In short, there’s no lack of great riding available in Israel.
Sadly, Big Start organisers seem to have been at the mercy of the Giro d’Italia route designers. There was a frustration among some connected with the race that “better” roads weren’t featured — roads that local cyclists actually use — but Giro organisers wanted a gentle start. They wanted stages where no huge time gaps would be possible, so as to preserve the suspense of the race as it headed to Italy.
The result was two sprint victories to the strongest sprinter in the race, Elia Viviani, both after several hours of racing that were more likely to sedate than inspire.
Cycling in Israel
The course selection is doubly disappointing when you consider that the Giro’s visit to Israel was supposed to inspire the next generation to take up the sport. Road cycling in Israel is a fledgling sport, comprised of a small population of dedicated individuals. Local racing certainly exists but pathways to higher competition have traditionally been lacking. The hope is that the Israel Cycling Academy will provide that pathway in the years to come.
While the Giro’s visit should get more people on bikes, it could have done more to show the appealing riding that’s actually available.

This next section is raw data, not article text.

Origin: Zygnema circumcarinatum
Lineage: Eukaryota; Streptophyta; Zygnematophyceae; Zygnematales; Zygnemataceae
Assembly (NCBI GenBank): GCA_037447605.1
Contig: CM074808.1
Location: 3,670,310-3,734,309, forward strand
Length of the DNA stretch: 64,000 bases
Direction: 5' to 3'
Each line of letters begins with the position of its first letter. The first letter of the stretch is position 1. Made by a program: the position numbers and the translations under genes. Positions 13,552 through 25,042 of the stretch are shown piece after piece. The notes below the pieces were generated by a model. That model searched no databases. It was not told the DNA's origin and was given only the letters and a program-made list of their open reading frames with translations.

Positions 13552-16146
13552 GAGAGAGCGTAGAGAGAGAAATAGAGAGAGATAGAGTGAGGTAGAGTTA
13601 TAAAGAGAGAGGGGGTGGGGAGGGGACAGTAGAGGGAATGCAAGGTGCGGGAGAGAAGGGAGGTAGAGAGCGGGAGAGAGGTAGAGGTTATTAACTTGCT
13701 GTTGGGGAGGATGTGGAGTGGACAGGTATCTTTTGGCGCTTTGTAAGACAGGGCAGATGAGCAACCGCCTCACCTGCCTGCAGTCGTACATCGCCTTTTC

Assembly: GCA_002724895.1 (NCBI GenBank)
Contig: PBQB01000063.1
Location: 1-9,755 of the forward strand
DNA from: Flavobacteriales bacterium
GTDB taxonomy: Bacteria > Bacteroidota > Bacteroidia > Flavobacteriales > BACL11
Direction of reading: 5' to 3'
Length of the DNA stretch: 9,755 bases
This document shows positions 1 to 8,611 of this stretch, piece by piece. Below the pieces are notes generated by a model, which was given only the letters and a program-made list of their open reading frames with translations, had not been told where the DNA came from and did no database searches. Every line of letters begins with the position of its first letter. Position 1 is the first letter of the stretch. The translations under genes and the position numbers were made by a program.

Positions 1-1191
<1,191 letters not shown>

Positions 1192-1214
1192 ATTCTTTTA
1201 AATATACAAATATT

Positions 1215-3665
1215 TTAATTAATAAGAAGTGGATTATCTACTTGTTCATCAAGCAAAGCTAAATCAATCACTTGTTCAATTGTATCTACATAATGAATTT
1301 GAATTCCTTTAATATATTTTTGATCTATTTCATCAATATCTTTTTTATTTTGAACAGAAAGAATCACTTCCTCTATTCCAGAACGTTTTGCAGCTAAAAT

Most recreational cyclists seem to avoid riding in the big cities due to a lack of safety and appropriate infrastructure. Instead they’ll drive beyond Jerusalem, Tel Aviv or Haifa before saddling up in quieter, calmer areas. The riders of the Giro d’Italia did likewise in the days before the race began, driving to the Jerusalem hills on recommendation from local guides.
And with good reason: the hills of Jerusalem are a treat for road cyclists with their winding climbs, stunning vistas and limited traffic (in contrast with the city itself). Those hills are also home to some impressive mountainbiking, including one of Israel’s first IMBA trails — a rocky and somewhat technical 5km jaunt down to a fire road that serves as the way back up.
By all accounts the Israeli MTB scene is growing rapidly with the assistance of some exciting events. Epic Israel is the country’s answer to the Cape Epic — a three-day MTB race with UCI S1 classification. The Samarathon is also a three-day MTB race, held on the striking desert trails in the country’s south.
The road scene, too, has a number of flagship events. GFNY Jerusalem attracted a big crowd in the weeks before the Giro, the Dead Sea Gran Fondo, too, continues to draw international visitors, and a new event is set to start up around the Sea of Galilee in the north of the country.